For last week’s Rate the Dress I showed you menswear, and like most menswear Rate the Dresses, it wasn’t that popular in terms of votes and comments – it’s not that those that commented didn’t like it, just that very few of you commented. I think we don’t really know what to do with menswear. We’re so used to it being boring that super exciting and embellished historical examples are a bit weird and scary, and more restrained historical examples are, well, boring.
The 1840s summer whites of last week straddled the line between weird and boring, but did it fairly well, so, despite slightly odd proportions, and an overall pyjama-y look, they managed a quite respectable 8 out of 10.
I knew exactly what kind of dress I wanted to show you this week, but every example I found was in white or ecru, and I thought that, as a contrast to last week, I should probably find something that was a colour.
In the end, I’ve succeeded in finding an option that 1) isn’t quite what I was looking for, 2) is still mostly white, and 3) has small, not fantastic quality photos. But, it is a fantastically interesting garment, so hopefully that will make up for the first three!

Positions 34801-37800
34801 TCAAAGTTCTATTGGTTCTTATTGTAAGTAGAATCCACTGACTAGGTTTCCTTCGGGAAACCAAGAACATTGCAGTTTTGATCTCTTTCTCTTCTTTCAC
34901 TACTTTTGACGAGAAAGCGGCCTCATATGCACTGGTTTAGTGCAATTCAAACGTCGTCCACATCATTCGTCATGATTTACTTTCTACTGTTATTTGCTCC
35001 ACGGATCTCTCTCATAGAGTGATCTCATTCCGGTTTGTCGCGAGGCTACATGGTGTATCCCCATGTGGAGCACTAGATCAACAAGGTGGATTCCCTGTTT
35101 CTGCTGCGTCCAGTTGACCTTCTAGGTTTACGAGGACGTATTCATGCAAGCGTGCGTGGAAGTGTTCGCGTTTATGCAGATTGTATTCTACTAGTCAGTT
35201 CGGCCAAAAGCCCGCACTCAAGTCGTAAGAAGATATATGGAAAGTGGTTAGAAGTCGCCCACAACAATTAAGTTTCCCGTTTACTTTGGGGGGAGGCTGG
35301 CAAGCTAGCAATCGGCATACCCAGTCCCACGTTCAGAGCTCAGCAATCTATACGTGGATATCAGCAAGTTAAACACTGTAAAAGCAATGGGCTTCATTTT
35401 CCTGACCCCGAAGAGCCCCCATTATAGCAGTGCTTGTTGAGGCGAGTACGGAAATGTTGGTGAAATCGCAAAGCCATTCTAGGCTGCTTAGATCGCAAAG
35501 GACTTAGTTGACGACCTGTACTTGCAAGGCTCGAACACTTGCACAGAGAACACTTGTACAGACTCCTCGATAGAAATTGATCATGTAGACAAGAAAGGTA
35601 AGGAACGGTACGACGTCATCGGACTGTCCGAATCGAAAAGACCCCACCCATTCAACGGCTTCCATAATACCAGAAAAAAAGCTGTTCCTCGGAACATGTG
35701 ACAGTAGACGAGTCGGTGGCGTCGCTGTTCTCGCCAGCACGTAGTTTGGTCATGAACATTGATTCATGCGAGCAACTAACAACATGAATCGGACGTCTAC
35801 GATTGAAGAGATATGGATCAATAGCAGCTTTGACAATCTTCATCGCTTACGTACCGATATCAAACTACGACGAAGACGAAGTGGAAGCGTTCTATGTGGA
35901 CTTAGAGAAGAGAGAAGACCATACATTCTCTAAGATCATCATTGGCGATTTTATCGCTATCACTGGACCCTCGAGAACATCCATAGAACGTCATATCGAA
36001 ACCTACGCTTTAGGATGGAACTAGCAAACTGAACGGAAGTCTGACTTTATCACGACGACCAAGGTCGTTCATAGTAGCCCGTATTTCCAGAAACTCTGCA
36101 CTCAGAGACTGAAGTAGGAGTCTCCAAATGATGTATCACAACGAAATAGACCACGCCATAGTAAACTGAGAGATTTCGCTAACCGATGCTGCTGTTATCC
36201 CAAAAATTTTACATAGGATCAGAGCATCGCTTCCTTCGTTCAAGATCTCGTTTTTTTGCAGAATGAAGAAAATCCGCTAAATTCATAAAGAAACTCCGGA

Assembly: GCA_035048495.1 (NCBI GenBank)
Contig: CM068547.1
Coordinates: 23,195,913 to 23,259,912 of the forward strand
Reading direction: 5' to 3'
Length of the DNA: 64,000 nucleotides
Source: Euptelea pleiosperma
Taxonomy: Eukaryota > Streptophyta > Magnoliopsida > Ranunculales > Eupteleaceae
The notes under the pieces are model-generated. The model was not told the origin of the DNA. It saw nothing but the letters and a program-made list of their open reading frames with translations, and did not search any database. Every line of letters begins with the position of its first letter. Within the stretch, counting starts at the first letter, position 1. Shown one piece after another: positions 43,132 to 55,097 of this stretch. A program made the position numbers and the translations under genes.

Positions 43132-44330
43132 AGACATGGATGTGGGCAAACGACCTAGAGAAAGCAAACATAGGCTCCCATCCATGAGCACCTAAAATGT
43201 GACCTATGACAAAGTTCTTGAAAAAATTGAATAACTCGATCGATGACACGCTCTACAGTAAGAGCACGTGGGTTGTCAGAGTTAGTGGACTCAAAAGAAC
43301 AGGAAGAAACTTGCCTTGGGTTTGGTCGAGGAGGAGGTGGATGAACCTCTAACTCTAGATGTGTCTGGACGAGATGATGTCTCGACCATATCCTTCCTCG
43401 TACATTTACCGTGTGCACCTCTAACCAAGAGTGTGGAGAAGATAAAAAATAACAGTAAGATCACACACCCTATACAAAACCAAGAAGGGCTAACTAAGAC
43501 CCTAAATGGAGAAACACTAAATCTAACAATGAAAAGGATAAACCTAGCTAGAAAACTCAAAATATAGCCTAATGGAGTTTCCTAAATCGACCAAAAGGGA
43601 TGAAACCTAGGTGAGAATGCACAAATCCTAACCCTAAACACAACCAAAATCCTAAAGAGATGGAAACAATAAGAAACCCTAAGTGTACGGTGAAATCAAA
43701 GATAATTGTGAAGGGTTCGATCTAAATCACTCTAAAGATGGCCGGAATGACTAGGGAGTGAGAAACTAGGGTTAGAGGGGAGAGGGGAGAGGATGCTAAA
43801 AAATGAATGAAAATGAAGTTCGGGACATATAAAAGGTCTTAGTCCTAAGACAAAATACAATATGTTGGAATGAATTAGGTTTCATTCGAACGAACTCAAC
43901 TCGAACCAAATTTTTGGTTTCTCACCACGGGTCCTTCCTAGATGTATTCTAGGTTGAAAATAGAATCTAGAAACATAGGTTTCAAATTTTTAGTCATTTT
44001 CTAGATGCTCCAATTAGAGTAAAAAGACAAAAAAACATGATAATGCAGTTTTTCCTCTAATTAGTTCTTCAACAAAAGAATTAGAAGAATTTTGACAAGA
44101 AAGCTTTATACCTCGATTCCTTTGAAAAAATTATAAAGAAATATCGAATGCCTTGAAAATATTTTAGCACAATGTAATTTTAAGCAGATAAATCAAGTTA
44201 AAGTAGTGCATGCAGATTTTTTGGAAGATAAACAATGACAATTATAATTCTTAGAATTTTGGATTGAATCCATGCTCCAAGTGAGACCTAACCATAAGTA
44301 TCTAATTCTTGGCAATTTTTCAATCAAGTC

This early bustle dress byMmes Kerteux Soeurs (a Parisian fashion house that lasted from the late 1860s until the 1910s, and supplied dresses to the same client base as Doucet, Pingat, and even Worth) from the Museum of London features pink and white striped silk, with a front ‘apron’ of the same silk embellished with wide pink silk ribbons with lace butterfly motifs. The same ribbon and lace trim fans out over the bodice, and an elaborate pink and black silk bow or rosette ornaments the waistband.
At the back of the dress, the skirt front closes over the fullness of the back skirt, fastening with bows of pink and black. The ornamentation of the bodice front has also carried from front to back over the shoulders, turning into a wide bertha effect.
The use of the wide striped front piece, with stripes that turn at the corners of the panel is almost reminiscent of late 17th and early 18th century mantua (such as this example, or this example), with both the layout of the stripes, and the layering of overskirt and underskirt inverted. Here, the stripes form corners at the top of the skirt, rather than the bottom, and the front of the skirt drapes over the back, rather than sitting under it.
Whether the historicism is intentional or not, this dress is certainly an interesting example of the transitional styles of ca. 1870, with the wide elliptical hoopskirts of the 1860s moving into the back emphasis of the first bustle era.
What do you think? Is it fresh and interesting, and would the wearer have looked quite fetching at her ball, or is it just fussy?
Rate the Dress on a Scale of 1 to 10